Racism against Black people has a profound impact on daily life in the U.S. Although law can serve as an instrument of justice, historically it has often been used in the U.S. to maintain racial oppression, providing the basis for plantation slavery, black codes, Jim Crow laws, mass incarceration, and other forms of systemic discrimination. While popular accounts present the history of race in the U.S. as a progression toward greater emancipation, with the civil rights era marking a fundamental break from the past, racism has successfully adapted and persisted despite resistance movements and consequent reforms. The resilience of racism in the U.S. can be explained by its ability to manifest itself across a continuum of laws, legal precedents, and cultural narratives employed over time to dehumanize, exploit, and brutalize Black people.
Dominant approaches to racial justice tend to focus on specific incidents of intentional discrimination by individual perpetrators. This approach leaves many other contributory elements outside the frame. Change cannot happen without a fundamental paradigm shift – not only in the way the law is mobilized, but also in how we envision justice. A key strategy for accomplishing this shift is to look beyond individual culpability and intentionality as central organizing principles for racial justice. This project explores racial injustice not only in relation to specific incidents of harm, but also by examining the longue durée of structural injustice that makes these incidents possible. Using data visualization, Visualizing Justice seeks to render visible the legal, political, and cultural policies and practices that connect the various aspects of systemic racism in violence, incarceration, housing, education, and health services. The goal is to usher in new possibilities for visualizing justice.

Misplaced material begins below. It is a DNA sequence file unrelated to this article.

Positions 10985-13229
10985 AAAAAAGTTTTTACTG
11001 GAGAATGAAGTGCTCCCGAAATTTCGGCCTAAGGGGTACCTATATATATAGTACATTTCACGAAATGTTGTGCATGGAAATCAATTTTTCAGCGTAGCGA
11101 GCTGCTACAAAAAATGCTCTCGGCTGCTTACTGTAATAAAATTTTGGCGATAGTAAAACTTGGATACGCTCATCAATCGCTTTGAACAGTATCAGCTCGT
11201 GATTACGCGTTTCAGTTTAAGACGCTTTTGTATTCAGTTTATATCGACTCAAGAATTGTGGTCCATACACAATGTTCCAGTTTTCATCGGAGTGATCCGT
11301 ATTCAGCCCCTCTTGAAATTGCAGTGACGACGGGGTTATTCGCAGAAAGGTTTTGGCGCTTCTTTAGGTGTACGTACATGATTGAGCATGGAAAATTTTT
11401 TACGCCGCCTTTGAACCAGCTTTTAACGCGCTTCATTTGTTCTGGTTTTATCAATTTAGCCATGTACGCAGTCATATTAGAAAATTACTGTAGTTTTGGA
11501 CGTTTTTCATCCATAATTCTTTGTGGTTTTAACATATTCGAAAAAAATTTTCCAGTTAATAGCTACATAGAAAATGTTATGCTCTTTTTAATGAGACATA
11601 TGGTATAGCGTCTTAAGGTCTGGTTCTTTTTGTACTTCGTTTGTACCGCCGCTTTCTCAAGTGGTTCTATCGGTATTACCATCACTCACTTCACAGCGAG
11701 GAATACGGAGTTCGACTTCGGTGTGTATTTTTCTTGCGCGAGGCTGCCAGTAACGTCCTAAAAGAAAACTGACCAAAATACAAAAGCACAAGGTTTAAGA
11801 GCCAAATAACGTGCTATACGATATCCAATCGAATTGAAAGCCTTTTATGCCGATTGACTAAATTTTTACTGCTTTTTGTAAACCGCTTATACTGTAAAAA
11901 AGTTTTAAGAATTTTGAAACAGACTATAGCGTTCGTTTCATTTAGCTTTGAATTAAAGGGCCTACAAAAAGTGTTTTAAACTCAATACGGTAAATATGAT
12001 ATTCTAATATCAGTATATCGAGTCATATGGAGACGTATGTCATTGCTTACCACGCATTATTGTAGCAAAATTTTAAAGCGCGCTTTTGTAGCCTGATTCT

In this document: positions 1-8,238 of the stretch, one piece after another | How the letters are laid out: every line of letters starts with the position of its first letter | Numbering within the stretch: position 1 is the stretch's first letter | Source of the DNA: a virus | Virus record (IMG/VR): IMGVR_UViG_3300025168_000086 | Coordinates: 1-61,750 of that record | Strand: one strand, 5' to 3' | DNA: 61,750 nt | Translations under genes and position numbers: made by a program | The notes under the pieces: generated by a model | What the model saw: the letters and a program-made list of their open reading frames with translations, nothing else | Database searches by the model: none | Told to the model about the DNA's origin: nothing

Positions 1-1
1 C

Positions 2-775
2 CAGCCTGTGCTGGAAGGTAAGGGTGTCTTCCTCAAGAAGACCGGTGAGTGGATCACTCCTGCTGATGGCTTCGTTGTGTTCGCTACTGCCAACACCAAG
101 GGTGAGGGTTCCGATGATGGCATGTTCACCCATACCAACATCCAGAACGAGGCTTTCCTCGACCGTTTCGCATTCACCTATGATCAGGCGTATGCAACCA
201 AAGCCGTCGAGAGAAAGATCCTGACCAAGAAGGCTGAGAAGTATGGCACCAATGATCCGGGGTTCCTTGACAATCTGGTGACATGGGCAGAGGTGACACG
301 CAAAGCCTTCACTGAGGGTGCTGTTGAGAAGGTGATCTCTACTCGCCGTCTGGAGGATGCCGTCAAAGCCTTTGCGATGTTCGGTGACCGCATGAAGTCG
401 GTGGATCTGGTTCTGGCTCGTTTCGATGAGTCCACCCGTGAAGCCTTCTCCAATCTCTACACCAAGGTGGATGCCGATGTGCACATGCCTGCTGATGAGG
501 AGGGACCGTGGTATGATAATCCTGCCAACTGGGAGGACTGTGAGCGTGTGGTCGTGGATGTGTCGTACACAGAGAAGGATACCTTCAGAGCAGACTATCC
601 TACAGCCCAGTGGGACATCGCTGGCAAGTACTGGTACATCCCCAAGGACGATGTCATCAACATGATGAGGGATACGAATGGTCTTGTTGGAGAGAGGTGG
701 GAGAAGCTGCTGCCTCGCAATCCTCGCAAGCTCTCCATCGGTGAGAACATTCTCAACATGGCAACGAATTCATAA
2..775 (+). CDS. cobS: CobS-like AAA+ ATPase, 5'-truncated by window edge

Beginning from the observation that approaches to understanding racial injustice often focus on specific incidents of intentional racism by individual perpetrators, leaving many other contributory elements outside the frame
Visualizing Justice sets-out to make visible and accessible structural injustice – or, in other words, the historical contexts of law, legal precedents, cultural narratives, and politics which enable contemporary cases of racial injustice.
The series represents a sequence of data visualizations that reveal the social, political, and historical contexts in which racial injustice occurs in the United States
Each film combines media artifacts and original data visualizations to depict deeply-rooted injustices that are often invisible to contemporary legal processes